Last update: October 2018
I supervise a total of 2-3 Honours and Directed Study students each year. Interested students are encouraged to contact me to discuss opportunities. The best time to do so is in the late fall or early winter semesters of your 3rd year – in other words 4-8 months before starting a project. I may still accept students in late winter or spring. Potential topics for student projects fall into two fields of research:
1. Marine invertebrate ecology and biology
A few examples ofproject topics: Causes of juvenile mortality; predator-prey relationships; Impact of climate change on juvenile invertebrates; Link between feeding preferences and distribution; Links between the abundance of co-occurring species of a same trophic level, larval development and settlement cues.
Location: these projects are carried out at the Bamfield Marine Science Centre on Vancouver Island, usually during the summer months.
2. Ecology of invertebrates inhabiting saline ponds of the B.C. interior
Potential project topics: Diversity and distribution of dormant stages (e.g. rotifers, brine shrimp, nematodes, copepods); mechanisms of dispersal among ponds; “island” biogeography: relationship between pond properties and invertebrate species diversity.
Location: these projects take place in the Kamloops area; field work takes place in the diverse saline ponds of the region, including those of Lac du Bois Park. Research is carried out during the summer or fall, depending on the project. Lab work is carried out in my lab at TRU.
Graduate opportunities in invertebrate ecology
I am always interested in hearing from individuals who wish to pursue graduate studies on the ecology of benthic marine invertebrates. Most research work in my lab is carried out at the Bamfield Marine Sciences Centre and in spectacular Barkley Sound, on the West Coast of Vancouver Island. I am particularly interested in supervising research projects on issues such as:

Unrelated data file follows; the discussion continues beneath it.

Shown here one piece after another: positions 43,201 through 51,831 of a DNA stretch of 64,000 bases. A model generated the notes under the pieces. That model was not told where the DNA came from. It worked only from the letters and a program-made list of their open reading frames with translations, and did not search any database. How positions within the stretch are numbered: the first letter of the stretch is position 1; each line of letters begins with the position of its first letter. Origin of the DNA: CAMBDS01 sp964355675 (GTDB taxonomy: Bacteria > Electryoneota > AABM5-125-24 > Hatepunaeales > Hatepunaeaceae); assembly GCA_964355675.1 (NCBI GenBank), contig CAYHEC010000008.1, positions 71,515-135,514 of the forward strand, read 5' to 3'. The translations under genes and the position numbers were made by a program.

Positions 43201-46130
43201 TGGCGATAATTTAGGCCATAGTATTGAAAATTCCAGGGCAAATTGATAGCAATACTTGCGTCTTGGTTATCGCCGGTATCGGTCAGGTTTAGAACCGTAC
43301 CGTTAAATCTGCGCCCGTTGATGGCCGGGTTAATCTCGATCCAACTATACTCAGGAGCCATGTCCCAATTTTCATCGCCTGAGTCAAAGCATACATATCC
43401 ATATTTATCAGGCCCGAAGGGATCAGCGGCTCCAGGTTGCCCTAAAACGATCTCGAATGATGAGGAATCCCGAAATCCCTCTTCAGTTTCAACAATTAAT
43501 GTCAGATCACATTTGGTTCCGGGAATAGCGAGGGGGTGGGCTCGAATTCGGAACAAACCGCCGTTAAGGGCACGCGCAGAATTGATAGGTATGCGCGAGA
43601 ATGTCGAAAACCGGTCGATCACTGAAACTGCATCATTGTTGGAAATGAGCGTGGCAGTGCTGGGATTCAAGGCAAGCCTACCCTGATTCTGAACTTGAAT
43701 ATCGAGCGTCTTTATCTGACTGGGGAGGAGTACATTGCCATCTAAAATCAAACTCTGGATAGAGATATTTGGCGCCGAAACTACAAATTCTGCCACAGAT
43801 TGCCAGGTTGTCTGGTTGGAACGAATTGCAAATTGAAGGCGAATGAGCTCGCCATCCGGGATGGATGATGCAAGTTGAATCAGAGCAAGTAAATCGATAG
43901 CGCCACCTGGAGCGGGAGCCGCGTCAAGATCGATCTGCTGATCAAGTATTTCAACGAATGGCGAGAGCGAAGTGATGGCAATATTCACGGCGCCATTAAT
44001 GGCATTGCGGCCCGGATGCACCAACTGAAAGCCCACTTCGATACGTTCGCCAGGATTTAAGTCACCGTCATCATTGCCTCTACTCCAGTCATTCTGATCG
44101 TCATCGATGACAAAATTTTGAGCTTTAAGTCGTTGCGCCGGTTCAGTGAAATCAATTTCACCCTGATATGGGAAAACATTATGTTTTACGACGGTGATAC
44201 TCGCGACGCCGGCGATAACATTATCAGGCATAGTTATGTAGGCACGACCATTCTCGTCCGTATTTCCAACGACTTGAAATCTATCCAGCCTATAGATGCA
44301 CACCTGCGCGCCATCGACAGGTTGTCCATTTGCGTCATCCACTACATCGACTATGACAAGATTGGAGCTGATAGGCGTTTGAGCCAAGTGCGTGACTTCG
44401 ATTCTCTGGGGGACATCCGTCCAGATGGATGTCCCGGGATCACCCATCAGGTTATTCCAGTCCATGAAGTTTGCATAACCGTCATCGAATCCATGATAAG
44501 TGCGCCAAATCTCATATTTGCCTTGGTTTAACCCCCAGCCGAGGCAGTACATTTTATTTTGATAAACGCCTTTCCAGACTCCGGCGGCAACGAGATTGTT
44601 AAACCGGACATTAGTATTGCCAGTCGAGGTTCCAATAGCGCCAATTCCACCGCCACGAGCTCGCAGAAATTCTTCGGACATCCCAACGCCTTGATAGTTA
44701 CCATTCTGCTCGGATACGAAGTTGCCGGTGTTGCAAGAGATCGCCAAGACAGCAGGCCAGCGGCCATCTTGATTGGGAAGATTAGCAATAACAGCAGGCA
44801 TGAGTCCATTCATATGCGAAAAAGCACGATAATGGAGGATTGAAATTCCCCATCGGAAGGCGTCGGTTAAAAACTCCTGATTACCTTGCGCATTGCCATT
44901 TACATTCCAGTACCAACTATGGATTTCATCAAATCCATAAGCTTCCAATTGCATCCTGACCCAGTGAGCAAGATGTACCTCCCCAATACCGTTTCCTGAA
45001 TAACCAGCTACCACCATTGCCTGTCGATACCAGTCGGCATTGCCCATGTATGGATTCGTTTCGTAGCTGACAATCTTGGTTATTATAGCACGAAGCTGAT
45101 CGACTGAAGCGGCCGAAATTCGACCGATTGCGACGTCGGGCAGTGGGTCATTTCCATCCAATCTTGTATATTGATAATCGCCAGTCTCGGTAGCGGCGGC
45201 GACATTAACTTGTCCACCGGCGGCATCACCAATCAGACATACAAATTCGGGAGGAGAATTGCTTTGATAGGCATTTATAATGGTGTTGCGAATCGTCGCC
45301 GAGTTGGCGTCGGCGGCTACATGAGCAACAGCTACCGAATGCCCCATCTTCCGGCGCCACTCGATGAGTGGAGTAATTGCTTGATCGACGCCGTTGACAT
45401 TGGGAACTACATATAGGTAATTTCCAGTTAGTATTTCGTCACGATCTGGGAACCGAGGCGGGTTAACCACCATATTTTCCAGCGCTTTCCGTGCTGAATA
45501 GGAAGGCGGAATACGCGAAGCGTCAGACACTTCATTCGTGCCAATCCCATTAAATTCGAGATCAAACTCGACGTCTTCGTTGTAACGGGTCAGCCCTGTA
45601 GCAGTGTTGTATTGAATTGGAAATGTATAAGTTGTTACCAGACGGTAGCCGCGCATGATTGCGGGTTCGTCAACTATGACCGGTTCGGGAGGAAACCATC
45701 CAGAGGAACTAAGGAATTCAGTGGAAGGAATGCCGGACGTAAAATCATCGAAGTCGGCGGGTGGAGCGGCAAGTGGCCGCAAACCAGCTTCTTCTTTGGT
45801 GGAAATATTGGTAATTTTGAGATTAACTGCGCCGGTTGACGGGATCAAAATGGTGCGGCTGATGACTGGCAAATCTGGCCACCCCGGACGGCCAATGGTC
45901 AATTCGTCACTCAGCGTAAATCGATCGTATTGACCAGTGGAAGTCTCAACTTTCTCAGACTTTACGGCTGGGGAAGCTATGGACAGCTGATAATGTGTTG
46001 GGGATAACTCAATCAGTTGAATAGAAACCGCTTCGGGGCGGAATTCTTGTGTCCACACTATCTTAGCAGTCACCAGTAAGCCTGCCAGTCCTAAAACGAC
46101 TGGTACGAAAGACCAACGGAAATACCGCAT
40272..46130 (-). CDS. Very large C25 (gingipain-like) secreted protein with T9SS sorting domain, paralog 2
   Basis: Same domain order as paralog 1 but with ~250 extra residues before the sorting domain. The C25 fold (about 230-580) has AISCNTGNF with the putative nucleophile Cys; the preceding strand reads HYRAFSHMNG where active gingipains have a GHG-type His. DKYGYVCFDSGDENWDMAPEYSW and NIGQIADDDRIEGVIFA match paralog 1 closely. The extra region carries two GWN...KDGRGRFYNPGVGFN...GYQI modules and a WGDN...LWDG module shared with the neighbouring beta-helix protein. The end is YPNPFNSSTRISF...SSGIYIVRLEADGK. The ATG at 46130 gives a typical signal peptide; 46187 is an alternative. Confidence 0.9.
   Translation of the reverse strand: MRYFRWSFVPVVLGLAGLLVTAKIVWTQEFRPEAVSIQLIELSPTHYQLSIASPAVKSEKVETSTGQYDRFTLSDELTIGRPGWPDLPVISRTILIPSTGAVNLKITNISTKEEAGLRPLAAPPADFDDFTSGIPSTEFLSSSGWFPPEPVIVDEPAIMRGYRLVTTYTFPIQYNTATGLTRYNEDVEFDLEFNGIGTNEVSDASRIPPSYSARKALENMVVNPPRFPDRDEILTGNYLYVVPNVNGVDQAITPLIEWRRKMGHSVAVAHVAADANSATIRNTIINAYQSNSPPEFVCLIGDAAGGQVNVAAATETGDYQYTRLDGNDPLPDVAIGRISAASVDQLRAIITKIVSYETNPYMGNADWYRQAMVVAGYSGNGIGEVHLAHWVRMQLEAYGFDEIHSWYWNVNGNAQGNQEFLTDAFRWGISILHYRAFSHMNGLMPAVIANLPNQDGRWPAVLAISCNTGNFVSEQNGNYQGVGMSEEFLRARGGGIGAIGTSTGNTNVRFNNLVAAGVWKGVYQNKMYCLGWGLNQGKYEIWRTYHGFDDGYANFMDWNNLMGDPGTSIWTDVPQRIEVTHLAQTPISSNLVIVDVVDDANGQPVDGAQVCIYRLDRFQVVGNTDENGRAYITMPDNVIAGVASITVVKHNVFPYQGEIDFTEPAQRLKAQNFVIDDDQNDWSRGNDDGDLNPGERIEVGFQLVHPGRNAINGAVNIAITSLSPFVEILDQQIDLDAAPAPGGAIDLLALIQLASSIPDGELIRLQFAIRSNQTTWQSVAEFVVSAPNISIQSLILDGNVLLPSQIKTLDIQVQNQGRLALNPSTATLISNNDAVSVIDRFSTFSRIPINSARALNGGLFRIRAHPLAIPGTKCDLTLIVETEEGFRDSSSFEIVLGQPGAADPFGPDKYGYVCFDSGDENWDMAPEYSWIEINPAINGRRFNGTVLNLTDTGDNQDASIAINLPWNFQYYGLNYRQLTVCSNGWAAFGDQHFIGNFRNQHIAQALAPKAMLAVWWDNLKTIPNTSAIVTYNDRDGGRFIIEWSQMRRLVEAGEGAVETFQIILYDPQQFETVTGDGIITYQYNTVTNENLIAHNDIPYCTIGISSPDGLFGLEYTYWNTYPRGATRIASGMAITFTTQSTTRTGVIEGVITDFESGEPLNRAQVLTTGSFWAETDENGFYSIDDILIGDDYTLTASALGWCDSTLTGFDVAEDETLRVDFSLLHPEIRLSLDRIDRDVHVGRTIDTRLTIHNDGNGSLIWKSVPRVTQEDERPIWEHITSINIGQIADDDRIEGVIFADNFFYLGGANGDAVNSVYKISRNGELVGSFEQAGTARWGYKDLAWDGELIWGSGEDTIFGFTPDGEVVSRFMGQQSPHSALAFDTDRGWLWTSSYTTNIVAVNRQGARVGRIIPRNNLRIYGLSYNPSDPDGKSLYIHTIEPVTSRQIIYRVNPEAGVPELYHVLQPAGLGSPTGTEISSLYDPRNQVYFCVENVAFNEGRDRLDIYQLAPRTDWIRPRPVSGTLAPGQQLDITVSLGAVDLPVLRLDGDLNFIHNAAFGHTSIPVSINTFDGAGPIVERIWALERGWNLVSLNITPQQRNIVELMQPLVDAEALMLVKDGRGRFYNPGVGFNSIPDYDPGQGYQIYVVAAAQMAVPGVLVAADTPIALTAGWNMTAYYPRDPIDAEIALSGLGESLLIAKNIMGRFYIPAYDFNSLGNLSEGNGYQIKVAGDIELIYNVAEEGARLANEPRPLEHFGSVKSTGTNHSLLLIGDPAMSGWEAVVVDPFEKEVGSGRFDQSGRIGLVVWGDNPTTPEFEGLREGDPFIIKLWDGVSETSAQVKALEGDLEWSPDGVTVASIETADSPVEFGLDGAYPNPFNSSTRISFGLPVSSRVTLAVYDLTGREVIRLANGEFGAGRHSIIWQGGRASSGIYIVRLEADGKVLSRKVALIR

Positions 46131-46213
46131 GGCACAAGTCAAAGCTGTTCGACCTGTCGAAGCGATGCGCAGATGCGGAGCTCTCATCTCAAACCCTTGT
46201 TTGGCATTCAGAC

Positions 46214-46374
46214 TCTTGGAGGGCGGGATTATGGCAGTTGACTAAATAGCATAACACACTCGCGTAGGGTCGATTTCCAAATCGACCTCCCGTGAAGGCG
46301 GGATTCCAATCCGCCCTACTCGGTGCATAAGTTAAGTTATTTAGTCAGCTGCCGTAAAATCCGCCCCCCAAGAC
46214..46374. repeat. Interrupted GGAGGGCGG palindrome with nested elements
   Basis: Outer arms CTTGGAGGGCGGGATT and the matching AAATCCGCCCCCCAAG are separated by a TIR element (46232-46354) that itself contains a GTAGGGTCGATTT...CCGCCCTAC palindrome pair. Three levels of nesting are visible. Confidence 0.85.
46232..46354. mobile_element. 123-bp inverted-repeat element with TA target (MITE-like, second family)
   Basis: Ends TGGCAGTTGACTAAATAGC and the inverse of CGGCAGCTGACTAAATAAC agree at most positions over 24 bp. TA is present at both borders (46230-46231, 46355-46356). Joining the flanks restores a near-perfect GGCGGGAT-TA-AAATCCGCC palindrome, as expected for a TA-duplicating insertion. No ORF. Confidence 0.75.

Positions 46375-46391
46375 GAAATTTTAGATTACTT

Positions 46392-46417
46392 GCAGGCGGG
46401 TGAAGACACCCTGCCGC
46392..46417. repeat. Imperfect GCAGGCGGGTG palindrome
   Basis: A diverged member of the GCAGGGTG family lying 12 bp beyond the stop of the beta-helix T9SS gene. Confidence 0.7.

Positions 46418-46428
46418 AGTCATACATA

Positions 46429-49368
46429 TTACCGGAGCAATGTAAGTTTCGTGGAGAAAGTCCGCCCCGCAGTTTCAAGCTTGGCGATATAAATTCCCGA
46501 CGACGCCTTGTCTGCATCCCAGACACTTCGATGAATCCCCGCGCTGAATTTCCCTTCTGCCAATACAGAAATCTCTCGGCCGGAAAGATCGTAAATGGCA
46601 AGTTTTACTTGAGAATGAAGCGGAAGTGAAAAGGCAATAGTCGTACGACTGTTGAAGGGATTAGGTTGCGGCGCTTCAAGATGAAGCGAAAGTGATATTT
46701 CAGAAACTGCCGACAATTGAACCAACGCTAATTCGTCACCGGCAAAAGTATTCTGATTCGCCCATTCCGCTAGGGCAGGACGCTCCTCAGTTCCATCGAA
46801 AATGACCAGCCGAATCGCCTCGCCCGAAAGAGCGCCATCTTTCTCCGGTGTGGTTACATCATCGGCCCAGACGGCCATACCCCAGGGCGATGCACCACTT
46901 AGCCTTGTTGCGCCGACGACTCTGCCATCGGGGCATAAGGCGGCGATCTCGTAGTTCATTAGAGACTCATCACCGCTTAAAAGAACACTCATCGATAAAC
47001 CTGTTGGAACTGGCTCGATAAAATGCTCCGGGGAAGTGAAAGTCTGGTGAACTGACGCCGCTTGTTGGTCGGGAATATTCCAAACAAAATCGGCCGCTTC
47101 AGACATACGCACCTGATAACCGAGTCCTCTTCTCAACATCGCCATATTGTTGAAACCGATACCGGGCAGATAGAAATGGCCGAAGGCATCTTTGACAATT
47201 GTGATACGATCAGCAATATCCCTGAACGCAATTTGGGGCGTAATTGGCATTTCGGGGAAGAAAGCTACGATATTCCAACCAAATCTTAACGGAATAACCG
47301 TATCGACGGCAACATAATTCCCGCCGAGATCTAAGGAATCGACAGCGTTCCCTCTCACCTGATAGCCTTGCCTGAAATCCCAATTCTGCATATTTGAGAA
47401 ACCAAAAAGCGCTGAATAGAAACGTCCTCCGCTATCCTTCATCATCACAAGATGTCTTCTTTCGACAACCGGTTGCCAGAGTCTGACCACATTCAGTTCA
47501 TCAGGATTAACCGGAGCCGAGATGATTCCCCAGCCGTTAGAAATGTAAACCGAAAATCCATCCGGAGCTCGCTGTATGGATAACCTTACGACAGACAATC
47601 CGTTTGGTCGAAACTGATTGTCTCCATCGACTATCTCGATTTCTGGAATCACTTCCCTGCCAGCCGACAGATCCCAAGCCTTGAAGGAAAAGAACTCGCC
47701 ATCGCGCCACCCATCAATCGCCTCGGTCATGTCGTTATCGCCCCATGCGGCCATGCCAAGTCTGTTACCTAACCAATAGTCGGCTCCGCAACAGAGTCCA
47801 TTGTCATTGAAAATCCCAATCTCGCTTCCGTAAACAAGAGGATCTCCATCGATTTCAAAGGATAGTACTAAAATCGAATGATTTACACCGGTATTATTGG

- role of the early juvenile stage in determining population abundance and distribution;
- relative role of specific mortality factors (predation, UV radiation, disease, etc.) on survivorship through the early juvenile stage;
- impactsof climate change on early life history stages;
- conservation of invertebrate species at risk;
- adaptive significance of early juvenile traits;
- ontogenetic transitions;
- mechanisms that control the abundance and distribution of benthic marine invertebrates.
Please view my “Research interests & Publications” webpage to learn more about my field of research and recent projects in my lab.
Note that acceptance into the TRU MSc program is based on whether there is evidence that the applicant has a high likelihood of succeeding in the program. So, for those applying to do a MSc in my lab, I am first and foremost looking for individuals who have an enthusiasm for the marine environment and who are consideringa career in some field ofmarine biology or aquatic ecology. I also look fora strong background in ecology-related courses and in statistics during the BSc.
Additional coursework specifically inmarine biology, aquatic ecology, or marine invertebrate biology is not a requirement, butthese do prepare you for research in marine ecology and so they are certainly an asset. Finally, any research experience you may have acquired, for exampleby completingan Honours or Directed Study program during your bachelors degree or by working as a research assistant with a professor at your university or in a government laboratory (e.g. Fisheries and Oceans, Environment Canada), is viewed very favourably.
To international students: Please note that all graduate students are responsible for payingtheir own tuitionfees; I do not have funding to paythe tuition fees of my graduate students, unfortunately. Also, tuition fees for international graduate students are higher than for domestic (Canadian) students. Consequently, international students wishing to undertake graduate studies in my labneed to be holders of a major scholarship (e.g. from yourhome country) to cover all of their tuition fees for the duration of the MSc degree.
If interested, please contact:
Dr Louis Gosselin
Dept of Biological Sciences
Thompson Rivers University